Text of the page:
Zeroing in on the Science of Probiotics
Hundred of products line store shelves proclaiming the benefits of probiotics tucked inside the foodstuff being sold. From aiding digestion to lowering cholesterol, it’s hard not to wonder if all the claims can actually hold true.
While the appeal for using probiotics may be strong, several questions arise–what are probiotics and do they even work? Are probiotics merely a fad or do they have the backing of science?
The Science of Sour Milk
You might say our current fascination with probiotics can be credited to milk, or rather, spoiled milk.
In the late 1800s, Louis Pasteur feverishly worked to perfect a process designed to kill microorganisms that form and sour milk. That process, familiar to us now as pasteurization, confirmed a budding theory of germs and contributed toward efforts combating the spread of disease such as tuberculosis and scarlet fever.
While Pasteur was taking his place in history as the “father of germ theory” by slaying microorganisms found inside fermented milk, the Russian scientist Elie Metchnikoff was earning a reputation as the “father of probiotics” by drinking them.
For some strange reason, certain Bulgarian peasants lived longer and remained healthier than friends who worked and lived aside them each day. Metchnikoff made the connection between a type of bacteria that grows in sour milk and the robust nature of peasants who didn’t mind bitter cups of the stuff each day.
This led to his realization that it was possible to “replace harmful microbes by useful ones” in a person’s body, a belief Metchnik off further embraced by imbibing fermented milk every day until his death in 1916.
Right to be Suspicious?
Despite probiotics having a start in the scientific mind of Metchnikoff, suspicions we might have about modern day probiotic products aren’t unfounded. At least, not entirely.
Scientific studies do indicate benefits resulting from several strains of probiotic bacteria, some of which are now sold in yogurts or capsules at the local supermarket.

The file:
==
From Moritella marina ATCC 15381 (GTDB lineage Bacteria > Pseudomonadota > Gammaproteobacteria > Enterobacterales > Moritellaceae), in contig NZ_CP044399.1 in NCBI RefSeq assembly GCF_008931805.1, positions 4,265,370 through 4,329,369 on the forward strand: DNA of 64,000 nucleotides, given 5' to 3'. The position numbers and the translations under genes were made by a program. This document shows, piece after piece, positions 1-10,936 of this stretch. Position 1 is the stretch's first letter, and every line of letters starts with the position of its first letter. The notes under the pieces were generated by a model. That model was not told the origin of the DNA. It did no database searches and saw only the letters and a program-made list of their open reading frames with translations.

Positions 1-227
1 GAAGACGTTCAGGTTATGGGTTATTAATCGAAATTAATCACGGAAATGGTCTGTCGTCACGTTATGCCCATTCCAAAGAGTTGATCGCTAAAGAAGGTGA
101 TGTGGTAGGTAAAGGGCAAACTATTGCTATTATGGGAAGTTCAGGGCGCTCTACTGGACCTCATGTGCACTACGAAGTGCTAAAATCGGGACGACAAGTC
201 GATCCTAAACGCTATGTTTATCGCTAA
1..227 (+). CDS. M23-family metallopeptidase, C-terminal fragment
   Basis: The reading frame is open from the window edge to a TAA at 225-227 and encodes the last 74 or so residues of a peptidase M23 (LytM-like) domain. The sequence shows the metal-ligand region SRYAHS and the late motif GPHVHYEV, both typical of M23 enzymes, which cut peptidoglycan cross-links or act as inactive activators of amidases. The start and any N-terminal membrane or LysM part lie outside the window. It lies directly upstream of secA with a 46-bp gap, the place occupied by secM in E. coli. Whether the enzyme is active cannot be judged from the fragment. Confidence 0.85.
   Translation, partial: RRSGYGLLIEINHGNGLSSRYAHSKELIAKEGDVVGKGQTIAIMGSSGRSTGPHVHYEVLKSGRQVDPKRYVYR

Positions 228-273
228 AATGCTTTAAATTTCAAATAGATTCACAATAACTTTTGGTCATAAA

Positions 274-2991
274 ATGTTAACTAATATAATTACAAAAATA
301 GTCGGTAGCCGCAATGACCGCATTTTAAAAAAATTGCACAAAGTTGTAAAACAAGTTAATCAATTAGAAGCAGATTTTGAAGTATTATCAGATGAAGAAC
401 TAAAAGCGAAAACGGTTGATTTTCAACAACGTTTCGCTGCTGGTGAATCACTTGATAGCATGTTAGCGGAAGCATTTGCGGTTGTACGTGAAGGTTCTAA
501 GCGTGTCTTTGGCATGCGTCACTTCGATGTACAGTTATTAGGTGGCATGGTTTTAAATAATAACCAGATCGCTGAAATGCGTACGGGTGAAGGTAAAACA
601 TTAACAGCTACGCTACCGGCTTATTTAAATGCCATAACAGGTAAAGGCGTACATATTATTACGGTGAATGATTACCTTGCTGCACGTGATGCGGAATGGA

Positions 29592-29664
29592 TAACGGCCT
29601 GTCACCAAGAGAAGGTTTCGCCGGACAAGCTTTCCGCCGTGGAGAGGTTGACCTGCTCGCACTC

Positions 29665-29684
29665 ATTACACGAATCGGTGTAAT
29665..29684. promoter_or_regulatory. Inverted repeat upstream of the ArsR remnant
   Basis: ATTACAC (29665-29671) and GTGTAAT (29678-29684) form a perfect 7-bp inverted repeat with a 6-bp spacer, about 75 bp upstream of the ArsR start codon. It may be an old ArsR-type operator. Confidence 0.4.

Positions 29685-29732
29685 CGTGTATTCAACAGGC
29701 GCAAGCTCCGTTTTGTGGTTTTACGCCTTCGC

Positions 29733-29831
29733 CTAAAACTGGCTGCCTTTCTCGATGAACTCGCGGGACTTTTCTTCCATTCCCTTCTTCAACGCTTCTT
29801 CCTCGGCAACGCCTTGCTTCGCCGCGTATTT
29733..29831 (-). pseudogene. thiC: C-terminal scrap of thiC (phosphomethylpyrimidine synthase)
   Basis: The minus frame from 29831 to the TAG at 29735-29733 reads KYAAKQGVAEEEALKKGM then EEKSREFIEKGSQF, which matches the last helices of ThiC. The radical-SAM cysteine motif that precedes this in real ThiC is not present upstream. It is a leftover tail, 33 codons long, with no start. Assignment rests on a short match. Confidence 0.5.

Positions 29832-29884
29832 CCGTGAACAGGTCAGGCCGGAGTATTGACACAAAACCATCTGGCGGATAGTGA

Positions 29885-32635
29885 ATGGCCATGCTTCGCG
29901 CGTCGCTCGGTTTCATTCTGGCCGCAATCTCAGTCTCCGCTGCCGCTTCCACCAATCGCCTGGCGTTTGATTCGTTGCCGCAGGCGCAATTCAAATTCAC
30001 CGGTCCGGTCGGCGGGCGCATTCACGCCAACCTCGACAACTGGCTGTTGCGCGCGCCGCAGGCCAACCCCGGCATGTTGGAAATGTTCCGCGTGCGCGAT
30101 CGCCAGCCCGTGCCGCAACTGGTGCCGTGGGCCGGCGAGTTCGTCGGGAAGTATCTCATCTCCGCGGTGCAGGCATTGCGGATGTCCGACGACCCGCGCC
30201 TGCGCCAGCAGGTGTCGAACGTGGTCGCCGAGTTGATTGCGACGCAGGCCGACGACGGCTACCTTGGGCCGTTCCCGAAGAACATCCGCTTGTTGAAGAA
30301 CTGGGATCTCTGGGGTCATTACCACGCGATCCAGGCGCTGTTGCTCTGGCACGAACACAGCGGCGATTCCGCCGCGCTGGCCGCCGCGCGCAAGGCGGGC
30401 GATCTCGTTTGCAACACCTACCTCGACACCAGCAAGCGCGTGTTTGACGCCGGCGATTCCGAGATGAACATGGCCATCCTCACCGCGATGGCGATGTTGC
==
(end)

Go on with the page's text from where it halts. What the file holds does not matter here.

In fact, benefits derived through certain probiotic strains are sometimes due to unintentional removal of healthy bacteria that otherwise appear in our food. This removal of natural and desirable probiotics results from attempts by food producers at providing longer shelf-lives and the destruction harmful bacteria in their own products. They mean well, so far as it goes.
Yet, many goods and supplements containing probiotics make claims not yet backed by science.
“15 to 20 have clinical studies behind them,” Gregor Reid, professor of microbiology at the University of Western Ontario, explained during a 2009 interview with the Wall Street Journal.
It gets worse. Not only is finding the right bacteria important, a task requiring some research on its own, so is finding a product with a sufficient quantity of the probiotic in question.
“[Many products] either have the wrong bacteria or the wrong numbers,” Professor Glenn Gibson, food microbiologist at the University of Reading, told the UK Times.
With such a narrow selection of science-backed probiotics on store shelves, how can we know which products to choose?
Go With Your Gut
The majority of studies on probiotics have so far centered on intestinal bacteria, with fewer and smaller studies appearing related to liver health, inflammation, and the immune system.
Several of these studies show that probiotics offer a very real payback for sufferers of Irritated Bowl Syndrome (IBS) and for patients, particularly among the elderly, who are prescribed broad spectrum antibiotics–antibiotics which sometimes don’t discriminate between healthy bacteria in our bowls and harmful bacteria in the rest of our body.
Among products offering probiotic additions, many of the better known foods and supplements do indeed carry necessary strains, and in the right quantity, to target desired relief to our bellies.
Overall, odds for finding a qualified probiotic are so far highest if they aim for your gut. In particular, products providing Lactobacillus and Bifidobacterium strains are those with the most backing in science.
Part of the trick relies on us, however, as heating a probiotic foodstuff or skipping daily doses can reduce and even eliminate any benefit sought. Care in proper storage of a probiotic product is also required to ensure its ongoing effectiveness.
Other probiotic options backed by study include solutions for halitosis (bad breath) and vaginal health. Locating the right products with these benefits in mind may take additional effort and investigation on your part, however. Speaking with a doctor can help the decision and information gathering process, and shouldn’t be overlooked.
Future of Probiotics
Despite Metchnikoff’s brilliant insights more than a century ago, our grasp of microbiology and probiotics is in many respects a recent undertaking. There is a sense of urgency here, however, as the medical and commercial profits involved are causing a push for new and more complete studies on probiotic benefits.
Several well-backed studies related to probiotic effects on the immune system and allergies, particularly among newborns and pregnant women, are among the more promising near-term prospects. Technological advances in DNA analysis and metagenomics also practically assure new leaps in knowledge and research of probiotics over the coming decade.
As Science closes in on a better understanding of the communities of bacteria inside our bodies, harmful and beneficial alike, we’re sure to see this extend to the doctor’s office and the supermarket shelf in rapid succession.